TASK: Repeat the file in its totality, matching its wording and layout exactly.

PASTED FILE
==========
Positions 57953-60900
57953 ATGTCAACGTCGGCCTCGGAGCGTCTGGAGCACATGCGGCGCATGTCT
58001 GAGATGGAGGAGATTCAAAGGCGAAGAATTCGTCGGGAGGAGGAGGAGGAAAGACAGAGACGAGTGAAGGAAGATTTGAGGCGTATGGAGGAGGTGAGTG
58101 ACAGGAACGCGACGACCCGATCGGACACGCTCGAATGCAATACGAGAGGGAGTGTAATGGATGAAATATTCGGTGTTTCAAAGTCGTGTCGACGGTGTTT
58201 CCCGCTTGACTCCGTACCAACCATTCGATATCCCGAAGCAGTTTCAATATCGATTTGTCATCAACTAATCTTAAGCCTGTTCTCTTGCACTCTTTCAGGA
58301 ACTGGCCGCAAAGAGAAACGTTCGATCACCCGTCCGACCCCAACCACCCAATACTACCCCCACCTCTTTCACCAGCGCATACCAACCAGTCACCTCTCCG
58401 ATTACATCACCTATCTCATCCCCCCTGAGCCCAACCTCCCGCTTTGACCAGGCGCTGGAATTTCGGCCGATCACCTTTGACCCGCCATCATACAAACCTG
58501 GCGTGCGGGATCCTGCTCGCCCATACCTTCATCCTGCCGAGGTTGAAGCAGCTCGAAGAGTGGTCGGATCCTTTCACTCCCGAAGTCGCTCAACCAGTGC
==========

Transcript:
Positions 57953-60900
57953 ATGTCAACGTCGGCCTCGGAGCGTCTGGAGCACATGCGGCGCATGTCT
58001 GAGATGGAGGAGATTCAAAGGCGAAGAATTCGTCGGGAGGAGGAGGAGGAAAGACAGAGACGAGTGAAGGAAGATTTGAGGCGTATGGAGGAGGTGAGTG
58101 ACAGGAACGCGACGACCCGATCGGACACGCTCGAATGCAATACGAGAGGGAGTGTAATGGATGAAATATTCGGTGTTTCAAAGTCGTGTCGACGGTGTTT
58201 CCCGCTTGACTCCGTACCAACCATTCGATATCCCGAAGCAGTTTCAATATCGATTTGTCATCAACTAATCTTAAGCCTGTTCTCTTGCACTCTTTCAGGA
58301 ACTGGCCGCAAAGAGAAACGTTCGATCACCCGTCCGACCCCAACCACCCAATACTACCCCCACCTCTTTCACCAGCGCATACCAACCAGTCACCTCTCCG
58401 ATTACATCACCTATCTCATCCCCCCTGAGCCCAACCTCCCGCTTTGACCAGGCGCTGGAATTTCGGCCGATCACCTTTGACCCGCCATCATACAAACCTG
58501 GCGTGCGGGATCCTGCTCGCCCATACCTTCATCCTGCCGAGGTTGAAGCAGCTCGAAGAGTGGTCGGATCCTTTCACTCCCGAAGTCGCTCAACCAGTGC